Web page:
Wednesday, 29 September 2010



"O, it's de dad-blame' witches..."
- Nat
The witch can be a man but is more frequently a woman. She is normally an old hag but can change form, becoming any living creature - a frog, an insect, a black cat. Her purpose is not so much murder as torment; she brings about poor health, misfortune, and mischief. One means to this end is riding. When she wishes to ride someone, a witch enters the house of her sleeping victim, slips a bit into his mouth and the nightmare begins. You know you've been ridden when you wake up fatigued and depressed, often with bit marks at the corner of the mouth and lashes on the back from her whip.

Because the witch plaits the victim's hair into stirrups, one way to prevent a riding is to tie your hair with thread. As she must shed her skin before riding, sharp objects left in her path will thwart her by catching on her empty skin, preventing her from re-entering it. There is a close connection between witches and horses; therefore hanging horseshoes over windows and doors and throughout the house keeps away the unwelcome visitor. Some believe that the witch is forced to travel all the roads that the horseshoe had traveled before she could enter the house. Daylight and safety will arrive before she's finished the route.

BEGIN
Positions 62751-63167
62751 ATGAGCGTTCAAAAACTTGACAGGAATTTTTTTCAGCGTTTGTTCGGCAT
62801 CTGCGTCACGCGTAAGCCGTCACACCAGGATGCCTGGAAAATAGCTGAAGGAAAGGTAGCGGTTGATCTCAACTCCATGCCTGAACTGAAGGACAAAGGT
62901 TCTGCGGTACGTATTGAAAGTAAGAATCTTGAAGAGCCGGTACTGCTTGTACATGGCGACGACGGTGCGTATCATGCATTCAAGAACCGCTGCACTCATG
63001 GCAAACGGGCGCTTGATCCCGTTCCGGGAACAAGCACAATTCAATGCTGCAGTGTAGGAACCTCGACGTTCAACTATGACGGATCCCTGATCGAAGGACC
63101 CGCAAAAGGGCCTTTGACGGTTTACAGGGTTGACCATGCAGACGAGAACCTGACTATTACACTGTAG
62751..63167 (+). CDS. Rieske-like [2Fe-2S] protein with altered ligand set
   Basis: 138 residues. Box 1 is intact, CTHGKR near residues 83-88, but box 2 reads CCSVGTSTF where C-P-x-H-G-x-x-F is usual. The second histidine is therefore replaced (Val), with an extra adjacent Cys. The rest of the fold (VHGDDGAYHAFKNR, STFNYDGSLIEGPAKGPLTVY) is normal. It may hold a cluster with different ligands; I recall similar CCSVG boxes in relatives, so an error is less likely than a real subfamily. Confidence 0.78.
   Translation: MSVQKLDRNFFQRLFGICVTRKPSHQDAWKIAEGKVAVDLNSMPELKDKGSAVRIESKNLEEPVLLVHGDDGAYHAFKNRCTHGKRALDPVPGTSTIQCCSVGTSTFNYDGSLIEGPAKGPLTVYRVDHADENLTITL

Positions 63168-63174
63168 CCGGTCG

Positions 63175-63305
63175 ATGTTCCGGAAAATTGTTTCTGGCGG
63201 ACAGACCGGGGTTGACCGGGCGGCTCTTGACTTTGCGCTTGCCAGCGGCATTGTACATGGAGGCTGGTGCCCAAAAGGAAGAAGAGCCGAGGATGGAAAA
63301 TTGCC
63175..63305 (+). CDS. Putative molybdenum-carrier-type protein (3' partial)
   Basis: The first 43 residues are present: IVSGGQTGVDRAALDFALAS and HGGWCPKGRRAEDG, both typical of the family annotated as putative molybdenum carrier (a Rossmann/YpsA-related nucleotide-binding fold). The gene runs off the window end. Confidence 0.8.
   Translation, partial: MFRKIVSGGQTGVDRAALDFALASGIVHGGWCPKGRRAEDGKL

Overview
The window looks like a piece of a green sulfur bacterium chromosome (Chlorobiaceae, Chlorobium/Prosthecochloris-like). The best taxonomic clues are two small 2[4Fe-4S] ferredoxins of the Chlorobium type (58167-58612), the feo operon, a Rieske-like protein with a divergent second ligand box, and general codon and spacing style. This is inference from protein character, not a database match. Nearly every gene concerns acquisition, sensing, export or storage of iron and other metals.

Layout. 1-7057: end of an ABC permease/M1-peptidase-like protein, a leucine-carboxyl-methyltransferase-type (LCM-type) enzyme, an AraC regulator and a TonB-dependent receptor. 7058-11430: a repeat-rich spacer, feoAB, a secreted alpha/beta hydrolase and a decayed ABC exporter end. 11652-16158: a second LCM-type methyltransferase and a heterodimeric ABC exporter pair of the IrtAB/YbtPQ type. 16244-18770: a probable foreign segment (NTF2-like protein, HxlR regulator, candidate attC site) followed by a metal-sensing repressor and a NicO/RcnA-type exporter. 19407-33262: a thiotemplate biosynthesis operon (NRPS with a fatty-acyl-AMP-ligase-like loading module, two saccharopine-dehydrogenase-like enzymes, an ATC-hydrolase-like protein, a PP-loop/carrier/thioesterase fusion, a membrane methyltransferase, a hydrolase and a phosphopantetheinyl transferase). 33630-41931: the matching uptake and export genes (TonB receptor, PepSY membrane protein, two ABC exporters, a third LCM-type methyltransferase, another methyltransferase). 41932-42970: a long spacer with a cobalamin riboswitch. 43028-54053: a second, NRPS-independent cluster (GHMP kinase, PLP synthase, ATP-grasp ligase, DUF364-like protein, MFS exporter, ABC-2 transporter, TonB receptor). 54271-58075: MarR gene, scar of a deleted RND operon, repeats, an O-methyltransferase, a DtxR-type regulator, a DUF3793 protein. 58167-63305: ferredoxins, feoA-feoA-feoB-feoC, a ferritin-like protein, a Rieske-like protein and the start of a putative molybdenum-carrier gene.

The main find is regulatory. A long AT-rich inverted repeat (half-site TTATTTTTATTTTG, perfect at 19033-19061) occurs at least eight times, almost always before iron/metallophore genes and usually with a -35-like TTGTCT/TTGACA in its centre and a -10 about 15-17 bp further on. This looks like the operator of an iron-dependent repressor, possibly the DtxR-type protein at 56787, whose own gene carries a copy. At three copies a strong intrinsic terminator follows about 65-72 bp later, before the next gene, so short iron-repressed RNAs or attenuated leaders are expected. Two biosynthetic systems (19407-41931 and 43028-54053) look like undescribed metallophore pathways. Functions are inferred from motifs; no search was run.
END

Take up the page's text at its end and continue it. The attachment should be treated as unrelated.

Witches also have a counting instinct which forces them to count all that they see. So a witch-riding can be avoided by leaving items in her path - a sieve, she will be forced to count all the holes; a broom, she will count all the straws. Some people scatter mustard seeds or sand throughout the house. The witch is caught before she has time to count each grain.


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